By David Hunter
Torrent – Cullera 181km
Day two of stage racing in Spain and we head straight for a lovely little muro. The rest of the stage is all about preparing for the final 2km.
Roughly 2km at 9% is going to be a cracking finish for us to watch. The riders approach along the beachfront on a road that’s relatively wide, but they have to make a tight right turn to start the climb, this is going to make life very difficult for most as starting the climb with no speed makes it even harder.
The first kilometre of the climb is certainly the easiest, but as the riders emerge from the town and hit the flamme rouge the gradient starts to get nasty. The final kilometre of the climb is really difficult, rarely dropping under 9%. Things do get easier in the final 150m as the riders make another sharp turn before a flat finish.
Be very clear, this is far too hard for the sprinters. The puncheurs will be excited at the prospect of the quick men being out of the picture, but it’s actually on the limit for them too. This is a finish where the fast finishing climbers will hope to win, but the odd puncheur will no doubt be challenging.
Dry, sunny, no wind, not very warm.
Alejandro Valverde – has to start the stage as the favourite. The Spaniard eased himself back into racing in the recent Mallorca races, but didn’t manage to take a win. This is a stage he’ll be looking forward to, he’s made a career out of winning on this type of finish. Movistar have undergone a massive change in personal, Valverde will be slightly worried about their ability to position him in the closing kilometres. Once on the climb, he has the likes of Soler and Villella to help cover any moves and set up a sprint. The Italian would actually be a good option for this type of finish, but as he now finds himself at Movistar, he’ll have to be working for others. Movistar need to set a fast pace to damage the kick of riders like Van Avermaet.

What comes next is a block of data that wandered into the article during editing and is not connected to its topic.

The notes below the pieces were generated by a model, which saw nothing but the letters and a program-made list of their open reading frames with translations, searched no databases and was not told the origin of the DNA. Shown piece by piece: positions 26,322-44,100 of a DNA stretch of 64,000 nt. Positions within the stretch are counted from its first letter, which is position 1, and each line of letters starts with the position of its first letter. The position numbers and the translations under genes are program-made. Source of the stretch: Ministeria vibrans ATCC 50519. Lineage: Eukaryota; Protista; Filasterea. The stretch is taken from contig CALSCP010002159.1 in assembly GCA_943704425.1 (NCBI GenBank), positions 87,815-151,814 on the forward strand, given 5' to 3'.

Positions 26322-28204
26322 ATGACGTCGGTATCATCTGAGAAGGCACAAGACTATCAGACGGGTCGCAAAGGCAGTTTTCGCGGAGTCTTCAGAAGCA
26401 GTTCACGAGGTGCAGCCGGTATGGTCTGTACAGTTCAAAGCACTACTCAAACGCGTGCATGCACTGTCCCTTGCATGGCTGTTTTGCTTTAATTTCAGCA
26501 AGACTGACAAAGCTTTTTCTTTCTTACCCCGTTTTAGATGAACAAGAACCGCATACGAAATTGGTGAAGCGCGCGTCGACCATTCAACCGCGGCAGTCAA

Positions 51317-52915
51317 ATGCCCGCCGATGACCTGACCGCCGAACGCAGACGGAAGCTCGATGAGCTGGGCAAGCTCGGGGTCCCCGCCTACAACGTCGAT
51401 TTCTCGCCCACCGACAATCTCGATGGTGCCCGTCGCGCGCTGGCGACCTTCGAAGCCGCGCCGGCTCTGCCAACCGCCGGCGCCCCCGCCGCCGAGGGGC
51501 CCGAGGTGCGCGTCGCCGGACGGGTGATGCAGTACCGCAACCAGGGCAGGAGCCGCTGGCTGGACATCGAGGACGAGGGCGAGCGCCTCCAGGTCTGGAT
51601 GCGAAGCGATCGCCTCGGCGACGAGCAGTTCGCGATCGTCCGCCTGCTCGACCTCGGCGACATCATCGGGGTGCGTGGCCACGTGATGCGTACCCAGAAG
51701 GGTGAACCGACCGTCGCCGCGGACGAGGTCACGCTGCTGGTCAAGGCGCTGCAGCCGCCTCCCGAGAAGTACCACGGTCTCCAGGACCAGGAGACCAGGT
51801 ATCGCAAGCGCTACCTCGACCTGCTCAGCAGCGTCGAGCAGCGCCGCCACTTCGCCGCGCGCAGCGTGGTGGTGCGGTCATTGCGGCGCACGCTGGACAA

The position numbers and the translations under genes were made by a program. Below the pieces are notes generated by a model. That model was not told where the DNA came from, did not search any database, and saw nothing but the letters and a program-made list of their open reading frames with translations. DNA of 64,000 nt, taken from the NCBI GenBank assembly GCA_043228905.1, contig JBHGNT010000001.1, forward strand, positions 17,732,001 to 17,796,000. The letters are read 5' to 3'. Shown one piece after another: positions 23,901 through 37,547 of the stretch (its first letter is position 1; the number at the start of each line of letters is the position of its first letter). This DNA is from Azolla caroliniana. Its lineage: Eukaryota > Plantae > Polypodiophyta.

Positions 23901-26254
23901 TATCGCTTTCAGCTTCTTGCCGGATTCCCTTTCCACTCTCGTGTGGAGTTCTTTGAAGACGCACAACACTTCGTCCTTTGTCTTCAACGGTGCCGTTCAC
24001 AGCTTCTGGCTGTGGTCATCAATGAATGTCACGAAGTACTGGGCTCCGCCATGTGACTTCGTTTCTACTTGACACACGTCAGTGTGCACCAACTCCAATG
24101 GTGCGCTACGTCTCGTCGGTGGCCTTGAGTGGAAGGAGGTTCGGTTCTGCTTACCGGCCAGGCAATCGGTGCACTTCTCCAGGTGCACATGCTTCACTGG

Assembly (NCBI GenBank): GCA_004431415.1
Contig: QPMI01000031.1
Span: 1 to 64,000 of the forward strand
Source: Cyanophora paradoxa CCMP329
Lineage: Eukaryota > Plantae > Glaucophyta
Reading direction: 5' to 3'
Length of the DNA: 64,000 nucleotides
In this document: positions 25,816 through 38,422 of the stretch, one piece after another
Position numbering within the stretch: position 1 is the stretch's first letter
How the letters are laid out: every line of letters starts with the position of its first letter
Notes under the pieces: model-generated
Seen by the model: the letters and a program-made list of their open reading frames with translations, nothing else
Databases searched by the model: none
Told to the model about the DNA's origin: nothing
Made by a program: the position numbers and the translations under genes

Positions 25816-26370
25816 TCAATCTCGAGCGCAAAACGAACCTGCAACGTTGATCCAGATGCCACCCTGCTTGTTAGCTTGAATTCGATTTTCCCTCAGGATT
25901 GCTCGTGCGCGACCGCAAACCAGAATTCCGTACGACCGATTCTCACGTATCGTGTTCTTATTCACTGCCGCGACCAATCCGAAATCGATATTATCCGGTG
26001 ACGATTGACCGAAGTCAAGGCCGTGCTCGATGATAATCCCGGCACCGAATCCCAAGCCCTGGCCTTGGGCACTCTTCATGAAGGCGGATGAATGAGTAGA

Michal Kwiatkowski – the Ineos rider usually starts the season off in good form. He was nice and attentive in today’s finish, which makes me think he has his eye on the overall title. The former world champion is another who will like the look of this finish, as he climbs well and packs a fine sprint. We could have a situation like we did back in the second stage of the 2018 Vuelta where he and Valverde go head to head in the final 250m.
Greg Van Avermaet – probably has the best chance of all the puncheurs. GVA loves an uphill sprint, but 2km at 9% will push him to his limit. The Belgian started off his 2019 season with a win in this race, he would love to do the same in 2020. He will hope that he can hang tough and then use his superior sprinting power to surge past his rivals on the flat finish.
Dan Martin – I’m not quite sure what to make of him. He’s moved to Israel Start-Up Nation, which will make stages like this quite hard. Positioning going into the climb is important, I’m not sure they’ll be able to mix it with the best. If he does get a good position, expect to see him launching an attack from distance, he won’t be waiting for a sprint.
Dylan Teuns – one of the best on steep gradients, but the flatter finish isn’t great news for him. He should be targeting a place on the podium.
Luis León Sánchez – the Astana man could spring a surprise. The climb is short enough for him to stay in contention and Astana usually start the season well.
Philippe Gilbert – I think it’s just a bit too hard for Gilbert, at this time of the season.
The final kilometre plays into the hands of the climbers and makes this just a little too hard for the puncheurs. Expect to see a spritely 39-year-old surge past everyone and take the win. This is a day for Alejandro Valverde.
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